Sometimes small business firms don’t make it and have no option to enter into a small business bankruptcy filing. Bad financial decisions, unfavorable economic conditions and an increase in the cost of production are some of the factors that may lead to a small business bankruptcy filing. Bankruptcy is a legal undertaking heard in in federal court. It is designed to help financially strapped businesses either eliminate or restructure their debt. Based on the type of bankruptcy you file, a small business bankruptcy is either a reorganization or a liquidation. Business bankruptcies are usually described as either liquidations or reorganizations depending on the type of bankruptcy you file.
Business Bankruptcy – Chapter 7
When the business has absolutely no chance of regaining profitability, Chapter 7 bankruptcy may be the best choice. Usually referred to as liquidation, filing a Chapter 7 bankruptcy allows the Court to take possession of the business’s assets and sell them. The proceeds are then used to pay off creditors. After the assets are distributed and the trustee is paid, a sole proprietor receives a “discharge” at the end of the case.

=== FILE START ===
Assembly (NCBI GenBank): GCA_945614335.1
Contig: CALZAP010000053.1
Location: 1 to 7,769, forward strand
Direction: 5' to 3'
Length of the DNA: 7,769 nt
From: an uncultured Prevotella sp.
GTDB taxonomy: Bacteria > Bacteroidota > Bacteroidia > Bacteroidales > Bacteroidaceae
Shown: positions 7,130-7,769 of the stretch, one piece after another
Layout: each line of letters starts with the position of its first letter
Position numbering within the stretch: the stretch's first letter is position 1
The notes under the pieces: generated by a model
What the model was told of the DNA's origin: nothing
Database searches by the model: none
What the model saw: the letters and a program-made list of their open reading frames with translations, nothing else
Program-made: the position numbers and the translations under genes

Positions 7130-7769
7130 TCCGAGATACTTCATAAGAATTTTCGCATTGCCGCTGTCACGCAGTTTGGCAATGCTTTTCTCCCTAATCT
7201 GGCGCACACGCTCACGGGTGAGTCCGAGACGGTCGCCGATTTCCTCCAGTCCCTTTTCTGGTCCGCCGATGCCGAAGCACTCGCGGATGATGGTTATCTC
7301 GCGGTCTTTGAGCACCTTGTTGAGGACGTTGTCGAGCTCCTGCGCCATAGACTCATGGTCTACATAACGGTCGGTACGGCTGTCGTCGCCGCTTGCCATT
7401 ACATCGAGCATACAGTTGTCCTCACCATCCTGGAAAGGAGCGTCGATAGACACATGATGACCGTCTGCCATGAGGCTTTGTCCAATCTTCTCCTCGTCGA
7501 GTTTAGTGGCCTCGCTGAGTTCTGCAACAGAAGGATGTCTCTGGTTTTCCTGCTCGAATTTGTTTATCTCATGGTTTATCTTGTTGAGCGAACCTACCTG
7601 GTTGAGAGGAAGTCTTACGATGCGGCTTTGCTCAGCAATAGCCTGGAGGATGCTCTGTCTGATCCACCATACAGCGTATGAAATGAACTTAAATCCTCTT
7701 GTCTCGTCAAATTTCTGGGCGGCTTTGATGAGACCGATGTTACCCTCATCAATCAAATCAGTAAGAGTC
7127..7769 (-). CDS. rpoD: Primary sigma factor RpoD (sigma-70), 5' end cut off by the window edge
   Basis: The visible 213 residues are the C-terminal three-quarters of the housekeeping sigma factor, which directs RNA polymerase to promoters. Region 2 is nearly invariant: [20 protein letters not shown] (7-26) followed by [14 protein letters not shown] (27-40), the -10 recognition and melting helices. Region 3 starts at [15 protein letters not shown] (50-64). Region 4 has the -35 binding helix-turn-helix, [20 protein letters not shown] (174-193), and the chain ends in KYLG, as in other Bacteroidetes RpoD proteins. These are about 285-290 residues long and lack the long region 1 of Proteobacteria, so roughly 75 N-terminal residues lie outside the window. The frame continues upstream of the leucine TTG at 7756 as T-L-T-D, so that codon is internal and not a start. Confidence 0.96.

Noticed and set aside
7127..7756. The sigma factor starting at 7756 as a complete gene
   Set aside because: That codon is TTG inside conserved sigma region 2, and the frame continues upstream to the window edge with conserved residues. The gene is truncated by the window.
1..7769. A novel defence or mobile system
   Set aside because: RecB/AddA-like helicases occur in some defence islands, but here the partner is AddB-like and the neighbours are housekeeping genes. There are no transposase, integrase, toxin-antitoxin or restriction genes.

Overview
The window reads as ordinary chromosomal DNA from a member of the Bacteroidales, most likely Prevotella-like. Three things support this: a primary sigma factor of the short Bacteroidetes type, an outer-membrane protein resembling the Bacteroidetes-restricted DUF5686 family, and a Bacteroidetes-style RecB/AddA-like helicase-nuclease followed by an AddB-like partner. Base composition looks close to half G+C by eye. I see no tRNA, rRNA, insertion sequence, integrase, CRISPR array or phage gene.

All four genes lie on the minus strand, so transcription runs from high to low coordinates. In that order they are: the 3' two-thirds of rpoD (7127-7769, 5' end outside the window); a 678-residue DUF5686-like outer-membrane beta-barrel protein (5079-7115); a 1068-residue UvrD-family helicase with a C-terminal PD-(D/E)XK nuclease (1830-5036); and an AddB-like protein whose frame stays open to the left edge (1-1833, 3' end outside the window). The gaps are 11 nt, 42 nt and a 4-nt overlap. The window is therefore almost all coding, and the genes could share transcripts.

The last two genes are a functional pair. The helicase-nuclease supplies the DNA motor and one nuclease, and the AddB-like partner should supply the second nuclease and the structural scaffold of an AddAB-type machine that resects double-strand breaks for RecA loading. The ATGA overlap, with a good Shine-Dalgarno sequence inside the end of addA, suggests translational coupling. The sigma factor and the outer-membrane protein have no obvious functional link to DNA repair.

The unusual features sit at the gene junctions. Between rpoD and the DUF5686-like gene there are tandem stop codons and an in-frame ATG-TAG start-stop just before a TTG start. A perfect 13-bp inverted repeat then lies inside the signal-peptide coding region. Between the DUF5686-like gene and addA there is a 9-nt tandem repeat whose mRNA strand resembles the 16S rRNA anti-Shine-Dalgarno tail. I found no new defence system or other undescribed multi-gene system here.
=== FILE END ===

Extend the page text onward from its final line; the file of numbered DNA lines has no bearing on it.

A discharge means that the owner of the business is released from any future financial obligation for the debts. Partnerships and corporations are not entitled to a discharge.
Business Reorganization – Chapter 11
Chapter 11 is a better choice for businesses that are confident that they will generate a profit once their debt is reorganized. They have to prove this to the Court by filing a reorganization plan indicating how future funds will be used to pay back debt. Creditors will then vote on the plan. If the court finds the plan is fair and realistic, they will approve the plan. Chapter 11 bankruptcies are very complex and not all succeed. It usually takes more than year to confirm a plan. In cases in which companies do not qualify for a Chapter 11 bankruptcy, there are several other debt relief strategies available: